Transportation Demand Management Program
Transportation Demand Management (TDM) refers to programs and strategies that manage and reduce traffic congestion by encouraging the use of transportation alternatives. SANDAG coordinates a number of programs that are increasing the number of commuters who carpool, vanpool, take transit, bike, walk, and telework. These activities are facilitated through the iCommute program.
The goal of iCommute is to manage and reduce traffic congestion, as well as reduce greenhouse gas emissions and other environmental pollutants that result from commuters driving alone each day. Managing the demand for our roadways is a cost-effective method for improving the daily commute while also improving the quality of life across the region.
SANDAG works closely with Caltrans, the Metropolitan Transit System, North County Transit District, and all 19 jurisdictions within the region. Programs and services provided by iCommute include free, online ridematching, a vanpool subsidy program, transit solutions, bicycle encouragement programs, the Guaranteed Ride Home program, SchoolPool, and support for teleworking.
Public outreach increases awareness about the variety of transportation choices through events such as Bike to Work Day. Rideshare Week, Dump the Pump, and through direct outreach to employers, community groups, schools, and agencies. Information on these programs and more can be found at 511sd.com/iCommute or by calling 511 and saying “iCommute.'
Recent TDM Planning Studies
Integrating TDM Into the Planning and Development Process – A Reference For Cities
This study assists municipal governments with implementing and monitoring TDM policies as part of their local plans and projects. Information on how TDM can be effectively incorporated into urban design, site development, and parking strategies is included. Featured case studies and recommendations can be tailored to any jurisdiction’s needs. The study was accepted by the Transportation Committee on May 18, 2012, for inclusion as a resource in the SANDAG Smart Growth Toolbox.
North Coast Corridor TDM Plan
The North Coast Corridor (NCC) presents an ideal opportunity to develop and deploy a corridor-specific TDM strategy that will mitigate the construction impacts of the proposed highway improvements while directly supporting the investment in Express Lanes and rail. The plan provides context-specific TDM solutions to manage congestion during construction and act as a foundation for sustained travel behavior change once construction is complete. Plan development includes a comprehensive market research and outreach effort that revealed existing travel behavior, attitudes towards transportation alternatives, and the perceived and real barriers to using transportation alternatives. Based on the research findings and the input provided by corridor stakeholders, TDM strategies and a targeted marketing and outreach plan have been developed to meet the specific needs of NCC employers, residents, schools, agencies and institutions.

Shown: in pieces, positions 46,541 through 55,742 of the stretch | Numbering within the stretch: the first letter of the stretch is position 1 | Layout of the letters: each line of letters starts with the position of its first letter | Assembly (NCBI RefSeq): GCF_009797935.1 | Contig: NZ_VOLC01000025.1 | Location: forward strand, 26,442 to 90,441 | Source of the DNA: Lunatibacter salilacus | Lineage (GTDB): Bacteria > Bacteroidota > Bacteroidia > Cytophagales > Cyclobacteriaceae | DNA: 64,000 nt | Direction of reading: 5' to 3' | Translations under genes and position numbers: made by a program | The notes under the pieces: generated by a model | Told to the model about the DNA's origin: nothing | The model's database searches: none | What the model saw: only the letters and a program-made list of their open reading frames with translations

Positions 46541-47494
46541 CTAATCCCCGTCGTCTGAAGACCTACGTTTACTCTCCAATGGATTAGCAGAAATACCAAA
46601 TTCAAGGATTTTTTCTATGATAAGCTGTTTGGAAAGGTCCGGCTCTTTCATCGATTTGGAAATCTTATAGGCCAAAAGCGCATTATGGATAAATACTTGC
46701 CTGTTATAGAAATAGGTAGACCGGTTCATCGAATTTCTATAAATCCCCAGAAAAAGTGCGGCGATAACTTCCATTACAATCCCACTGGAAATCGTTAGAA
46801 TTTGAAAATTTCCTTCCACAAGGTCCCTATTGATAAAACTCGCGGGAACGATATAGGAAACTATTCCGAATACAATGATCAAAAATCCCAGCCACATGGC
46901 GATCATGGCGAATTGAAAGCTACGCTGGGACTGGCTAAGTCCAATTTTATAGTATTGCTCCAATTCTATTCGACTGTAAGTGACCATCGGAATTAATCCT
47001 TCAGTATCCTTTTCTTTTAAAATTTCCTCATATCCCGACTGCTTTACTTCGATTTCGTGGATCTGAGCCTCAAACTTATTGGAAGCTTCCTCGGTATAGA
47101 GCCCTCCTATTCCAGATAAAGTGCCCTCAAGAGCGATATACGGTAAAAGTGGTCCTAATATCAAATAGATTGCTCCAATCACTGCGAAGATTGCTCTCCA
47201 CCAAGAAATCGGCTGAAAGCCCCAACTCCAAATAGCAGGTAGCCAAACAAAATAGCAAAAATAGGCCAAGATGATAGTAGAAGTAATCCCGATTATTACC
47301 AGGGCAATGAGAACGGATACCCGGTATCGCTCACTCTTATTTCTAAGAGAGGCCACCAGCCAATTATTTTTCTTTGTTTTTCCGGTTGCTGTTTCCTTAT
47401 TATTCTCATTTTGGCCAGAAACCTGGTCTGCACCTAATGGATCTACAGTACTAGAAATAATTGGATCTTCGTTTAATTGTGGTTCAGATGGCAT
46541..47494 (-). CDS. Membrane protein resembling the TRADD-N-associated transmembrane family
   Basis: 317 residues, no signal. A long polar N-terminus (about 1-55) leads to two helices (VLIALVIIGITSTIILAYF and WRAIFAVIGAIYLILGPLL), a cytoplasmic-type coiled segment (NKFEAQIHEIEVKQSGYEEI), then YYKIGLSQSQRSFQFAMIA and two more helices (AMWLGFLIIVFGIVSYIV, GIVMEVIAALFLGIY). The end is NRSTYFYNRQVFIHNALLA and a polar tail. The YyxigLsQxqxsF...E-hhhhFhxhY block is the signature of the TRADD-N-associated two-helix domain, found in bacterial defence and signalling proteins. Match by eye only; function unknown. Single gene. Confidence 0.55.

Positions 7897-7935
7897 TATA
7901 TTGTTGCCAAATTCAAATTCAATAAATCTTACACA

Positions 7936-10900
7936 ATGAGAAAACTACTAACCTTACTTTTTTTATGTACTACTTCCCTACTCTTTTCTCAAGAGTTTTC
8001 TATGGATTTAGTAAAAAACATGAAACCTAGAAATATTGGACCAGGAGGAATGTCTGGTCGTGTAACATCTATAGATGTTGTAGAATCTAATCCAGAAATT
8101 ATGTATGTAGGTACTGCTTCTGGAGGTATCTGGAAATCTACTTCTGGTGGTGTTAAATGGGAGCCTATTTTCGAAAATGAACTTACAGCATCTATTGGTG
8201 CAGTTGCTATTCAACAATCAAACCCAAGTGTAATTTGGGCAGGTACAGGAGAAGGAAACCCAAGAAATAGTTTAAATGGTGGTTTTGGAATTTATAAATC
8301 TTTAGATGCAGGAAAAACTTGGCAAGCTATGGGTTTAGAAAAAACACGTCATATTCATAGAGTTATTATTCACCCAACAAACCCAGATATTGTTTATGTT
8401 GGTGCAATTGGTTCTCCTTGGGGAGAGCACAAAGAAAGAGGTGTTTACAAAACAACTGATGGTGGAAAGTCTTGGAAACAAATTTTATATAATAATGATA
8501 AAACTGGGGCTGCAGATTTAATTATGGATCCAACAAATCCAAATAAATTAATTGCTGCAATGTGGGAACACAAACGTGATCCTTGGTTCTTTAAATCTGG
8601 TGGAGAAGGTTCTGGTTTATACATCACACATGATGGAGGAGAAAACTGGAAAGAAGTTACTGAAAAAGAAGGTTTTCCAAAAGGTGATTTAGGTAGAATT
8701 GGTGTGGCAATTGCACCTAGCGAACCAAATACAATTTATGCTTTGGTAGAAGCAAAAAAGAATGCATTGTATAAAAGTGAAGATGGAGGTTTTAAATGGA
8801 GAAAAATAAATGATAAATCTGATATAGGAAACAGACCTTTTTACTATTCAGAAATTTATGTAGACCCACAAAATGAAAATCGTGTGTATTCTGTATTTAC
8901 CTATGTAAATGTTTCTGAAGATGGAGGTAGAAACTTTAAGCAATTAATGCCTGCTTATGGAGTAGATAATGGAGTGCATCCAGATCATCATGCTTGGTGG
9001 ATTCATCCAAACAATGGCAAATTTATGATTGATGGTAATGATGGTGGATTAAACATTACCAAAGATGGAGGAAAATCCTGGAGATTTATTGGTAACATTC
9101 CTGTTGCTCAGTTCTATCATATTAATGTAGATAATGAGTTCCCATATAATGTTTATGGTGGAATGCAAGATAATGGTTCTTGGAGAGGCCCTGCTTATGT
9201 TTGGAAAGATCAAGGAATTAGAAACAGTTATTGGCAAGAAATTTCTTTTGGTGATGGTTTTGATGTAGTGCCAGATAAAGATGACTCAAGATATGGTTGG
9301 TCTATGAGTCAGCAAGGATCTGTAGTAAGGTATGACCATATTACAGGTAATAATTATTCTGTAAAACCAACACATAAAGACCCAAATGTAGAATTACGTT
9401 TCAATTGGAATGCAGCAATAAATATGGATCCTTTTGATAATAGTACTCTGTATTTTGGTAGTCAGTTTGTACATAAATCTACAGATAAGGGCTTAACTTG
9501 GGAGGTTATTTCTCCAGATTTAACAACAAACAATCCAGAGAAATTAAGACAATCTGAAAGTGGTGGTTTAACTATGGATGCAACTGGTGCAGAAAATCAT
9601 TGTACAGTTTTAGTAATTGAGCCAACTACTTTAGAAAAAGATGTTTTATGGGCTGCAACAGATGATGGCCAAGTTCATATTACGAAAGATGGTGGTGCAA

Regional Telework Demonstration Project
Telework is one of the TDM strategies identified in the 2050 Regional Transportation Plan and Sustainable Communities Strategy. The purpose of this project is to work with the business community to understand the barriers to implementing telework policies, and to develop a regional strategy for significantly expanding telework to meet our regional goal for reducing greenhouse gas emissions. An extensive research effort that included focus groups, surveys and interviews with a range of employers is complete and has informed the development of a Regional Telework Strategy to be piloted with select employers in the region in late 2013.
Inventory of Local Parking Policies in the San Diego Region
In January 2013, SANDAG staff conducted a parking policy inventory of local jurisdictions in the San Diego region, building upon a previous inventory that was first conducted in 2009. This effort established a current baseline of local parking practices in the region – recent updates to any jurisdictions’ off-street parking requirements could be captured in addition to the range of parking management strategies currently being implemented. Staff members from all eighteen cities in the region and the County of San Diego participated in interviews related to local parking policies and management strategies. In general, parking policies have not kept pace with land use and transportation changes, specifically as they relate to smart growth development.Inventory of Local Parking Policies in the San Diego Region
Ray Traynor, Transportation Demand Management Program Manager
Phone: (619) 699-6987, Email: firstname.lastname@example.org
For media inquiries, please contact David Hicks at (619) 699-6939 or email@example.com.